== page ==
There are two types of campaigns:
- Promoted tweets can be charged on a cost per engagement event (CPE) or cost per thousand impressions (CPM) model. Promoted Tweets carry a minimum CPE of $0.10 and a suggested CPE of $0.50.
- Promoted accounts are only charged on a cost per follower (CPF) basis. They carry a minimum CPF of $0.50 and a suggested CPF of $2.
All campaigns have a beginning and end date and time. This level of granularity is well in line with the “real-time” nature of Twitter and will certainly prove useful for planning purposes.
Budgets are assigned two ways:
- Campaign budget: This is the maximum amount of money that will be spent over the duration of the campaign.
- Daily budget: This is used for budget pacing purposes.
Pick a Tweet
This is a little tricky. You have to find a tweet from your own account that is already running to promote.
Unfortunately Twitter doesn’t provide an easy way to just add a tweet right there and then, you kind of have to open a new browser window and go tweet something good, then return, unless you’re willing to just take any old tweet that you’ve already posted. It is encouraged to pick more than one tweet.
Keywords and Interests
Twitter uses keywords to signal interest. Keywords are proxies for interest, which is predicted based on a number of things, such as the public list of accounts a user follows. Twitter encourages advertisers to enter keywords that describe the interests of your target audience for the current campaign.
That’s it. You can now save your campaign and let it run.
Statistics for Twitter campaigns are delivered in real time, so I found myself refreshing the screen nonstop for about 30 minutes when I launched my first campaign.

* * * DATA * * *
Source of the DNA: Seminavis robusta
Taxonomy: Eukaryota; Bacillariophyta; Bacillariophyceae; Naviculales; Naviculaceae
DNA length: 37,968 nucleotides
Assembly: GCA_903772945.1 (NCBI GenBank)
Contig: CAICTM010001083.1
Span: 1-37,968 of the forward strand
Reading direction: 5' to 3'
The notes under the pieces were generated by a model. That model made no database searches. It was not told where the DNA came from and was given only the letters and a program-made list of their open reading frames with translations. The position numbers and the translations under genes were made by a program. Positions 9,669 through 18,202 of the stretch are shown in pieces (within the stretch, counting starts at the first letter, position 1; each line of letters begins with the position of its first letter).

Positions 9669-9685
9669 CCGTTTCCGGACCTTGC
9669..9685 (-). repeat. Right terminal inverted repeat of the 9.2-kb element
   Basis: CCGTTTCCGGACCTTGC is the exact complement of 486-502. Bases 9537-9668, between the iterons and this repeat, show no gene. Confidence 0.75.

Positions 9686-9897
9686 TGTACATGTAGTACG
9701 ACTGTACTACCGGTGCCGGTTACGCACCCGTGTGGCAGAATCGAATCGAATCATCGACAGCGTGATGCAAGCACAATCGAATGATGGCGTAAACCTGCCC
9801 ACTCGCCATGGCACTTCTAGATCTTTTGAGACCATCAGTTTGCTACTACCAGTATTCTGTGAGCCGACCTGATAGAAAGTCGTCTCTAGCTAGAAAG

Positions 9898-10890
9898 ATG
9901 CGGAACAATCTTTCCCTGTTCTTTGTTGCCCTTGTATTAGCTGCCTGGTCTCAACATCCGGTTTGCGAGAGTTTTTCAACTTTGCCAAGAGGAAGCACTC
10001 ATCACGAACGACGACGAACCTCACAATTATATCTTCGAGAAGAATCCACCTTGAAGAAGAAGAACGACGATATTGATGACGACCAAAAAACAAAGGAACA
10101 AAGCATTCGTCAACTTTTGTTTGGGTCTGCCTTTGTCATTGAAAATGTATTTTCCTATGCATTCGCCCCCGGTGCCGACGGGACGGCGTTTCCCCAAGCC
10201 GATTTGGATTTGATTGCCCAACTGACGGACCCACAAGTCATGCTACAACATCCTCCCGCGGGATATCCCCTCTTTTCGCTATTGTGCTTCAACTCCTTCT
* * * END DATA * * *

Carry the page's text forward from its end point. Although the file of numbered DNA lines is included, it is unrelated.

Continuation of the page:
Reporting is easy to understand, nothing complicated. You can report on campaign effectiveness with the following metrics.
- Tweet Impressions
- Engagement (meaning engagement rate)
- Account Views
- Follow rate
There are some glaring omissions.
- CPE and CPF aren’t available.
- Campaign cost can be seen on a different summary screen, the home page of what is called the “business center,” but there are no details to be found anywhere.
- There is no conversion tracking system, so you’ll have to bring your own.
They did a great job on the reports but need to make some small (yet important) adjustments. The data is illustrated with line charts (performance over time) as well as a fully detailed CSV file you can download for more detailed analysis.
I didn’t spend nearly enough time to draw any conclusions yet.
However, for those who are interested in preliminary results on low volume campaigns, my average engagement (engagement events/tweet impressions) is approximately 1.3 percent across all my promoted tweet campaigns. On my promoted account campaign, I got a follow rate (follows/impressions) of approximately 0.1 percent.
I suspect these are highly dependent on tweet quality and on your bid.
So here we are with yet another self-serve ad platform that we won’t be able to live without, and I’m confident that this is just the tip of the Twitter advertising iceberg.
I’ll be experimenting with this new platform much more over the coming days, so if any of you are interested in learning more about the platform or my results, please let me know by using the comments below.